LUKE McCullough says it is impossible not to learn something every day when you are training with some of the greatest players for a generation.
As a first year professional at Manchester United, the Northern Irish central defender has been working on a daily basis with the likes of Paul Scholes, Ryan Giggs and Rio Ferdinand.
The 18-year-old jumped at a chance to join Cheltenham Town on loan at the end of last week and he already has his sights set on breaking into Mark Yates' starting XI and extending his spell with the League Two club beyond an initial month.
Having arrived a few hours before kick-off, McCullough was on the bench for Friday's 0-0 home draw with Rochdale, but he is keen to follow in the footsteps of Everton prospect Luke Garbutt by cutting his first team teeth with the Robins.
"I've come down here to start and it's up the manager and if he thinks I can – if not there must be a reason behind it and I have to respect it," McCullough said.
"I know it's going to be tougher physically and a lot quicker than Academy football, but I have to settle in quickly and get used to it.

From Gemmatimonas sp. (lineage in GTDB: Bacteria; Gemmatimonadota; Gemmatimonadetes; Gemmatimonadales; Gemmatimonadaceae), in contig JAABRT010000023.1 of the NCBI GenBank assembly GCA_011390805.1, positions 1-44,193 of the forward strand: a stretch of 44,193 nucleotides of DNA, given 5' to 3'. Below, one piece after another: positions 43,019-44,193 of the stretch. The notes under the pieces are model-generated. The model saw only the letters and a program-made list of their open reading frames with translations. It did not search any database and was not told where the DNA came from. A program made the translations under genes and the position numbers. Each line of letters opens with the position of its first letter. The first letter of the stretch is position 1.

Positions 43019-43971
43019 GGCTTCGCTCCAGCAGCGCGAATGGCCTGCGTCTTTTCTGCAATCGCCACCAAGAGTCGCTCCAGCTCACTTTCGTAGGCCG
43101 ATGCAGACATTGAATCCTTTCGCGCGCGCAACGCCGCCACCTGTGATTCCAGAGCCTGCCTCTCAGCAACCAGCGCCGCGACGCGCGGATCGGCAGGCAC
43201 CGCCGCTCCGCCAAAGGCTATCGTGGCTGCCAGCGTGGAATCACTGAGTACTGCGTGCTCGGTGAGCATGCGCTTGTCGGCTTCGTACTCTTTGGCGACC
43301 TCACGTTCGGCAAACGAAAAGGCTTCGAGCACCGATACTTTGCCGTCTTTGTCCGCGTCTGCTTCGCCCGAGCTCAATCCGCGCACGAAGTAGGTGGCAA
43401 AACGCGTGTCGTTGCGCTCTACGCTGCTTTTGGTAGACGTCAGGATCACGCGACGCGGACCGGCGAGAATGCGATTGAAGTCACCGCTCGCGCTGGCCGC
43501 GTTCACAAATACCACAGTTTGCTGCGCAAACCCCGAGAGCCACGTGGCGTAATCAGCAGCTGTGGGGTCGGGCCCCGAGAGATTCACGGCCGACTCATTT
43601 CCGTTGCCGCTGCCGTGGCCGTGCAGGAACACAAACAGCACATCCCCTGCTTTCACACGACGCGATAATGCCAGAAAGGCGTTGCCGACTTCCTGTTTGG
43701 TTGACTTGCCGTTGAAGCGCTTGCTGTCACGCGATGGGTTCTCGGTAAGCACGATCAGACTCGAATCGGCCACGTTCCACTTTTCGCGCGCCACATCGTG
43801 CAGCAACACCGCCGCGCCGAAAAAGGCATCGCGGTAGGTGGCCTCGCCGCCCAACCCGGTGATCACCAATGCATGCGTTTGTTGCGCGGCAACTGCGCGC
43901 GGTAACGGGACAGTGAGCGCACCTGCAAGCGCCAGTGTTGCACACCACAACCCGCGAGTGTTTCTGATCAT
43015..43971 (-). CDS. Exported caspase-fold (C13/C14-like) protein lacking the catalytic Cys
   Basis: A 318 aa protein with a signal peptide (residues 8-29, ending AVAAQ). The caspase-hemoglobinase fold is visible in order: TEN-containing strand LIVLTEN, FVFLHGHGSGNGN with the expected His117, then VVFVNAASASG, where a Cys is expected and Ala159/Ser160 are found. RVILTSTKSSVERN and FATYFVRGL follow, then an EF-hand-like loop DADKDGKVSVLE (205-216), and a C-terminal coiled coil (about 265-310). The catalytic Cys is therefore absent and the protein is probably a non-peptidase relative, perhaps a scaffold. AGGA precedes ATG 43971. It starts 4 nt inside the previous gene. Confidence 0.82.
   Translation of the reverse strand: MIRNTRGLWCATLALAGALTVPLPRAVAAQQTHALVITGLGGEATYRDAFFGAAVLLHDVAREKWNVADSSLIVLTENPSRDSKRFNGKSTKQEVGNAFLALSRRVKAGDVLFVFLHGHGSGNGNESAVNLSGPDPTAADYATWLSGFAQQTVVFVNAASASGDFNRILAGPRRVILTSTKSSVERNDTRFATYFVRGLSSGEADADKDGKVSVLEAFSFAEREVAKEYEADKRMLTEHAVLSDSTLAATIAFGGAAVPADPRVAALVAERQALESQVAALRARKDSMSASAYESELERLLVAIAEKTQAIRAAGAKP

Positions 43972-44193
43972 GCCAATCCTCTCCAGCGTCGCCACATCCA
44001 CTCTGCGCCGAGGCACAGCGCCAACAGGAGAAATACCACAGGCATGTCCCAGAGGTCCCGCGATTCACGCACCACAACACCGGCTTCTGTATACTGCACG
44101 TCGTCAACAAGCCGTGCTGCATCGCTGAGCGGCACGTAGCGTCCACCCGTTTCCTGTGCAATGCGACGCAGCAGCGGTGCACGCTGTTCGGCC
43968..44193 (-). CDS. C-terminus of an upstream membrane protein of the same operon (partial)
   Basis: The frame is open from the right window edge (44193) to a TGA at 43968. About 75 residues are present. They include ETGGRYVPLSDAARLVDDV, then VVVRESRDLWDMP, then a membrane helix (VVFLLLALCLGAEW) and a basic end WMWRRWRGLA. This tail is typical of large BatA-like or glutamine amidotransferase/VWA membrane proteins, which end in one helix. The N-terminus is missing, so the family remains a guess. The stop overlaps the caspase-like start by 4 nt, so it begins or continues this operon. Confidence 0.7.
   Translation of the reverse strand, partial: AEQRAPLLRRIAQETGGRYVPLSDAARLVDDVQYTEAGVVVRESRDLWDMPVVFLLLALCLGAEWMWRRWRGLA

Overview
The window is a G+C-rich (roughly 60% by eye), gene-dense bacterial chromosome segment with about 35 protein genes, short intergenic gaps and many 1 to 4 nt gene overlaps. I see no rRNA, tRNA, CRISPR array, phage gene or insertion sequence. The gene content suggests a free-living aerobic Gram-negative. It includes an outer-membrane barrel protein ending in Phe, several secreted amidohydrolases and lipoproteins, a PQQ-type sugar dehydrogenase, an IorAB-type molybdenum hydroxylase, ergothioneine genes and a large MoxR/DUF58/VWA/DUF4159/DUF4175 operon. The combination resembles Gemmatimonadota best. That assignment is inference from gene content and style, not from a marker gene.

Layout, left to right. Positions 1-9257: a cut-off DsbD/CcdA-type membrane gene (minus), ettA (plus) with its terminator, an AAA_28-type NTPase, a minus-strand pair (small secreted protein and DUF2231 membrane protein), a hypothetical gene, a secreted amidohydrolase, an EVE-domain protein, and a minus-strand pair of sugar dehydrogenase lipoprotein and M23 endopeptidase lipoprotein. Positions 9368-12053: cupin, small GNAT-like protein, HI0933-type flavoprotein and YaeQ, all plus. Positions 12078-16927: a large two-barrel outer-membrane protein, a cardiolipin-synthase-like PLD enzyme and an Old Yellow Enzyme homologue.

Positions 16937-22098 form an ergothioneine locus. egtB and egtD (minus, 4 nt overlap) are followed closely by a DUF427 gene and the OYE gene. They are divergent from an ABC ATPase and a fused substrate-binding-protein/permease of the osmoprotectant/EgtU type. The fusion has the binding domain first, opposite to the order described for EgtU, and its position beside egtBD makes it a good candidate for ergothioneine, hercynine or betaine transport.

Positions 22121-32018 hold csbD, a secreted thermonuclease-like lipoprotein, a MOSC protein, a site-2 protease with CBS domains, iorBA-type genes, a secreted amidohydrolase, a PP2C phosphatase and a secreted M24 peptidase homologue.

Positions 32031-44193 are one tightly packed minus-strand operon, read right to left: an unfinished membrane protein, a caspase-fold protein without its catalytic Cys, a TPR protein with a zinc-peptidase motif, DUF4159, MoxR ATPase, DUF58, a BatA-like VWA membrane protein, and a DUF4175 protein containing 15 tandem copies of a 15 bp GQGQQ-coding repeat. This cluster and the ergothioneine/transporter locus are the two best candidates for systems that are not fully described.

"I have got to adapt quickly to the style of football in League Two.
"All being well the loan will be extended too and I just want to do as well as I can and play as much as I can."
McCullough believes that being at three-time European champions United has taught him so much about how to conduct himself on and off the pitch.
"Training alongside the likes of Scholes, Giggs and Ferdinand, you learn something new every day on and off the pitch," he said.
"You learn about how to act, how to live your life and there is nowhere better to learn your trade.
"It's the best club in the world, so you have to be the best on and off the pitch and everything is 100 per cent.
"The first team players are all good and they talk to you and try to help you out in training and at the gym and give you so many tips."
McCullough admitted the events of the past two-and-a-half years since he was spotted by United scouts has been difficult to take in.
"I was playing for Dungannon Swifts back home and a scout saw me playing for Northern Ireland," he said.
"The club invited me over for a trial and I did well, so they offered me a contract.
"That was the best feeling in the world, definitely the best of my life."
McCullough said that United chief Sir Alex Ferguson, who has been at the helm since 1986 – eight years before he was born – oversees the whole club with absolute authority.
"We don't see that much of him on the training ground, but now and then he is out there," McCullough said.
"He just runs the whole club, down to every detail and in my opinion he is the best manager in the history of the game.
"He has sent a lot of good players out to the lower leagues and it's stood them in good stead of the rest of their careers, so hopefully it's the same for me."